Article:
Potassium argon dating volcanic ash row can not be located for updating
However, Mt Ngauruhoe is an imposing, almost perfect cone that rises more than 1,000 metres (3,300 feet) above the surrounding landscape to an elevation of 2,291 m (7,500 feet) above sea level1 (Figure 3).
Eruptions from a central 400 m (1,300 foot) wide crater have constructed the cone’s steep (33°) outer slopes.
Following death, however, no new carbon is consumed.
The first lava eruption seen by Europeans occurred in 1870.3 Then there were ash eruptions every few years until a major explosive eruption in April–May 1948, followed by lava flowing down the northwestern slopes in February 1949.4 These flows are still distinguishable today on the northwestern and western slopes of Ngauruhoe (Figure 4).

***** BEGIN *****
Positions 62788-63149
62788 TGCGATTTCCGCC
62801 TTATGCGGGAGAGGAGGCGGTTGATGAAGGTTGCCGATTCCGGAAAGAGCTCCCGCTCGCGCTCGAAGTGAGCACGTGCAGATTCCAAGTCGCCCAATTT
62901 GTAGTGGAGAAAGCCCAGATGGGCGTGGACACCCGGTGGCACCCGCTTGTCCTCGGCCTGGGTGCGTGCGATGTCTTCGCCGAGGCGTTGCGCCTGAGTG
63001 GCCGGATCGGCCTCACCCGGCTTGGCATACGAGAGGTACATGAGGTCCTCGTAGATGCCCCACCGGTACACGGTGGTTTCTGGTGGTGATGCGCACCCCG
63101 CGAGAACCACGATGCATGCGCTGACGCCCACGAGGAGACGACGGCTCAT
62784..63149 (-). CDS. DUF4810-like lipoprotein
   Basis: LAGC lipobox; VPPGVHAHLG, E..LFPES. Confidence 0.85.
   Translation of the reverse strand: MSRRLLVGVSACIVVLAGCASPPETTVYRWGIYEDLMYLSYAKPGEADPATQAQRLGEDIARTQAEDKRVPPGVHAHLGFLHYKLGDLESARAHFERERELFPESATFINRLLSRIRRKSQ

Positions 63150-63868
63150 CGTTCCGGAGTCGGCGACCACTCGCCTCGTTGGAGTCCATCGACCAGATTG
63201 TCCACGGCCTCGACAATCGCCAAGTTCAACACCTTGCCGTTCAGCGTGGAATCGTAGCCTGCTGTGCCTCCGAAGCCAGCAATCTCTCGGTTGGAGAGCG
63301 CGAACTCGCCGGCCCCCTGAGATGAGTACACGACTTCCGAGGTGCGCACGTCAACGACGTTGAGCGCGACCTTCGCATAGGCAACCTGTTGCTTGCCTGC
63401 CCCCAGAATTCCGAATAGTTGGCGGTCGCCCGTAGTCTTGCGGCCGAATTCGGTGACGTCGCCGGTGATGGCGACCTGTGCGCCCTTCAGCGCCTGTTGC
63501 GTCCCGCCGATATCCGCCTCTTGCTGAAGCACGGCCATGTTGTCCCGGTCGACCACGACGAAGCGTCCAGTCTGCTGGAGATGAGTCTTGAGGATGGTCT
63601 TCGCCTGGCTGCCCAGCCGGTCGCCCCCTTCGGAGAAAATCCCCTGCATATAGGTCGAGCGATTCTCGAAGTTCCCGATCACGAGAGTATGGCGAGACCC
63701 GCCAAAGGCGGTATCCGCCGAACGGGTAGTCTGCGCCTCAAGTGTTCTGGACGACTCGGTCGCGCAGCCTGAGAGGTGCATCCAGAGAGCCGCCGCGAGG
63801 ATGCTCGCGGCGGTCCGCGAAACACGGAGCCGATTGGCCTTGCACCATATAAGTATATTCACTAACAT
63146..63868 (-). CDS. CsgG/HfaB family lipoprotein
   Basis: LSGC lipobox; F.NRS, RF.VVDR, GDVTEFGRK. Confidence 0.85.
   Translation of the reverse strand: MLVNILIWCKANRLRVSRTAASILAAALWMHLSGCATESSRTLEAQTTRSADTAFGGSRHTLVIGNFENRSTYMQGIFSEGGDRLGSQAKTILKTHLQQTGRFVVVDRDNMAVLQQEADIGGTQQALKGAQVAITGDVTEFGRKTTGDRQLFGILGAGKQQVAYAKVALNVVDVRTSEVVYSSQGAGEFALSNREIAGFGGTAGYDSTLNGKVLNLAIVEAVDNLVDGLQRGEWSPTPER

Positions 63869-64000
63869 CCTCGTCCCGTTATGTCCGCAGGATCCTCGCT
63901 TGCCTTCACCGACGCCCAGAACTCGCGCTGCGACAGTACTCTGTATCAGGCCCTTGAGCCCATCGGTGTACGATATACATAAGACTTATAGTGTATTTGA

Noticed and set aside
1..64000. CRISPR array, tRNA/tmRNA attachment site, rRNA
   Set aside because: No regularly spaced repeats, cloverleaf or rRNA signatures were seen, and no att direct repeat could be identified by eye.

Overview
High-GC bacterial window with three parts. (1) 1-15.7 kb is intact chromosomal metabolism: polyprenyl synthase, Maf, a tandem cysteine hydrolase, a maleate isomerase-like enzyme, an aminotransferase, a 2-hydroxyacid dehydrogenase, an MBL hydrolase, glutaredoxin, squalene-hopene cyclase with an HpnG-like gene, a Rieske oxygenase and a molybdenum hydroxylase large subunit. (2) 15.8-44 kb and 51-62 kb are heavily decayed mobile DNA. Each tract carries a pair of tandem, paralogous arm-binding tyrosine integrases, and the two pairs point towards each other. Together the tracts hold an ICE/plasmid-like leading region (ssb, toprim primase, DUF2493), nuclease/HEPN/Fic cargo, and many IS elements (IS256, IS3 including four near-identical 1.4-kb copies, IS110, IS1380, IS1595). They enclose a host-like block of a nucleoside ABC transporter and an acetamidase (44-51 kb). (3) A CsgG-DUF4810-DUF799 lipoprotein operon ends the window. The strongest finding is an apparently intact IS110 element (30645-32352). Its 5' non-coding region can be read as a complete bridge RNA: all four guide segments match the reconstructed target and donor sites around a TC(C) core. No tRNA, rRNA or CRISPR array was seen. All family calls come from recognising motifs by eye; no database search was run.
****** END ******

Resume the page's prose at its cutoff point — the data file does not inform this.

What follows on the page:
Argon gas, brought up from deep inside the earth within the molten rock, was already present in the lavas when they cooled.
We know the true ages of the rocks because they were observed to form less than 50 years ago.
Standing roughly in the centre of New Zealand’s North Island, Mt Ngauruhoe is New Zealand’s newest volcano and one of the most active (Figures 1 and 2).
It is not as well publicized as its larger close neighbour MT Ruapehu, which has erupted briefly several times in the last five years.